A Whole New World

I am creating the setting of my fantasy story, every day, when I sit down to write my drafts. To be honest, one of the things I like about writing fantasy is not having to do any research. I knew that, for my first story or two, I wanted to write my own rules.  
I did think that I would spend a lot of time writing out the setting first before writing the story. But you know what? I found that’s the worst way to do it. Well, not the worst way for everyone, but it is for me. And the biggest motivation for me was talking to authors who were doing it this way. 

Another reason to not write. 

Almost anyone who spends their time following any creative pursuit will tell you that it isn’t the doing that’s the hard part. It’s the showing up. Writing isn’t hard. Sitting down to write is. 
I’ve spoken to a few people now who, after learning that I’m writing a fantasy story, say something like “oh yeah, I have a fantasy story that I want to write. I’m just working on the setting, getting that right, before I write the story.”
“Really?” I ask. “What do you mean.?”
“Oh, you know,” comes the answer. “I need to get the world right before I can start writing the story.”
No, you really don’t.

Characters and Story come first, setting comes second.

The majority of my world has come about from writing the narrative.  When I’m drafting, two characters might be having a conversation and one will start talking about some event that happened in the history of the world. Rather than stopping the character from talking, I’ll let them drone on and on, then cut that seciton out and add it to the world document. The same thing goes for character background. 
Let me give you an example. You can see a scene in your head of three characters in a basement. One is a tall man in a dark coat and hat. He’s angry and brooding, and doesn’t show much love for the other two characters. 
The second is a young woman in a bright dress, white with red flowers or something. The third is another woman. She is much older with regal clothing, her grey hair done up in a high and fancy style. 
Now, you don’t know why, but this scene has been following you around for years. In your mind, you know that these three are here to rob the place. You know that the mysterious man has good reason to be cold and aloof. You know that the story will involve one character betraying the other two. You want the reader to suspect the guy, but in the end you know it will turn out to be the young woman. 
The point is, you have a scene in your head in which you know the characters and maybe some dialouge. You probably know the outcome, if not to the whole story then at least to this scene.

Seperate yourself from the crowd …

So you take the plunge and decide to write this story. Well done! So many people won’t take this step and write down the story (or music, or poem) that’s been in their head for so long. So you sit down and start to do one of a few things.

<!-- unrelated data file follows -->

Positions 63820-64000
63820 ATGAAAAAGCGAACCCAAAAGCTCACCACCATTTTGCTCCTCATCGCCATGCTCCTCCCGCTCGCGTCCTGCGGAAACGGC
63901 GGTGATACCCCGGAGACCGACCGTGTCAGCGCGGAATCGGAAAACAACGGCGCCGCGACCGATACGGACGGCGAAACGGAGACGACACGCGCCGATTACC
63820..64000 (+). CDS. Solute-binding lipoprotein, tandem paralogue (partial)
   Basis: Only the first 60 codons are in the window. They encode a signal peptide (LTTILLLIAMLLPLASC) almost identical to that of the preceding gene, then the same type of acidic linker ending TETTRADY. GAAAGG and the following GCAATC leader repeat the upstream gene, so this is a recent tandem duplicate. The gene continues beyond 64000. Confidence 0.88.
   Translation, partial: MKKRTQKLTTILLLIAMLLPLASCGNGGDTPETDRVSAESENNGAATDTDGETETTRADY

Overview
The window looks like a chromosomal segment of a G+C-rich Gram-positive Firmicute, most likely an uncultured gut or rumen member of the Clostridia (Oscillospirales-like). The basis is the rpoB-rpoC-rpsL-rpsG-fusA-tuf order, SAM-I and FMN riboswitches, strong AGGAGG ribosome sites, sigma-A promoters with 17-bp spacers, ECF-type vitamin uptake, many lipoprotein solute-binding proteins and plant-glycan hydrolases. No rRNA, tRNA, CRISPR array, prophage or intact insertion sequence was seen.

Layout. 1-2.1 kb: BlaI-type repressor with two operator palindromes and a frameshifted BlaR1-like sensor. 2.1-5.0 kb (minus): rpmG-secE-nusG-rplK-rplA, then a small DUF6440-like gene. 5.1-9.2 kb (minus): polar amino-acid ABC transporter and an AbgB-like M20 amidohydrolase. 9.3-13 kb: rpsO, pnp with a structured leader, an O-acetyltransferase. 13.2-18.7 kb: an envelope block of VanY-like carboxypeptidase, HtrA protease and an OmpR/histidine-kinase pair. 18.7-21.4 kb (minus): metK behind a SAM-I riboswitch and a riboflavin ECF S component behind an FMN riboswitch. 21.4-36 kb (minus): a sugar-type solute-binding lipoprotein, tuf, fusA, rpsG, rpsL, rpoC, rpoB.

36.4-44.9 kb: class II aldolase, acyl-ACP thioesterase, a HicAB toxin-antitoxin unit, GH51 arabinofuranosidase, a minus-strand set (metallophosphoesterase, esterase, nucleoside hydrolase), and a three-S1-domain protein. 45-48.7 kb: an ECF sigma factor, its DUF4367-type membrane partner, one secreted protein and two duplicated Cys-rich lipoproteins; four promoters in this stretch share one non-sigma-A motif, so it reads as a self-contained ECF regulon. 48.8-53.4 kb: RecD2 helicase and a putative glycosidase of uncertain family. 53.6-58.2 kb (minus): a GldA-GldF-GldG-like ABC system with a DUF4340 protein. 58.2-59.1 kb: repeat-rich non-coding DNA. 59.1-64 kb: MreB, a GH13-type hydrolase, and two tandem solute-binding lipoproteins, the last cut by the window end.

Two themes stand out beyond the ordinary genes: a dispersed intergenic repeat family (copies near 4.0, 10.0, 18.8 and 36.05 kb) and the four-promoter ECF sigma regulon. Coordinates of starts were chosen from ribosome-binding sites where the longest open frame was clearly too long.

First thing you could do is just start writing. Writers call this  pantsing, as in, you are just writing by the seat of your pants, with no idea where things will go. Stephen King promotes this style of writing in his book On Writing. I’m not going to go in to the advantages and disadvatages of this method – that’s a whole other article. 
Second is you sit down and plot out the scene a bit, or maybe the whole story. This can be as tight or as loose as you want.  

… and then rejoin them. 

The third possibility is this: step away from your story for weeks, months or years to write down what the setting is. Where are they? Who is the guy in the cap? Why is he so unfriendly? What is his relationship with the young woman? Why does the young woman make a joke out of everything, but never laughs herself? What happened in her childhood? Where did the older woman’s fortunes come from? What is the year? Blah blah blah blah blah. 
I’m amazed at how many writers I meet have become stuck at this point. They want to write the Silmarillion and the Appendices before they write the Lord of The Rings. 

Try getting the story out first. 

In a world full of YouTube, Adventure Time, Skyrim, space-sims and anime, we have enough distractions to fight off without creating ones for ourselves. Well, I do, anyway. 
My advice is to just write your story. Let the characters tell you or each other what has happened in their world, then cut that peice out of your narrative and plonk it in your research file. If you feel the need to go back and polish it, change it, study it, that’s fine. Whatever. That stuff will be in a constant state of change anyway. But get the story down, before all of your characters have turned stale, and you realise you now have ten thousand pages worth of information on a world you don’t care about anymore. 
Remember: writing is re-writing. You won’t get your draft perfect first time, and you won’t get your world-building perfect first time.  Don’t waste your time perfecting something that your characters are just going to trample all over anyway. I find it much easier to just tidy everything in their wake.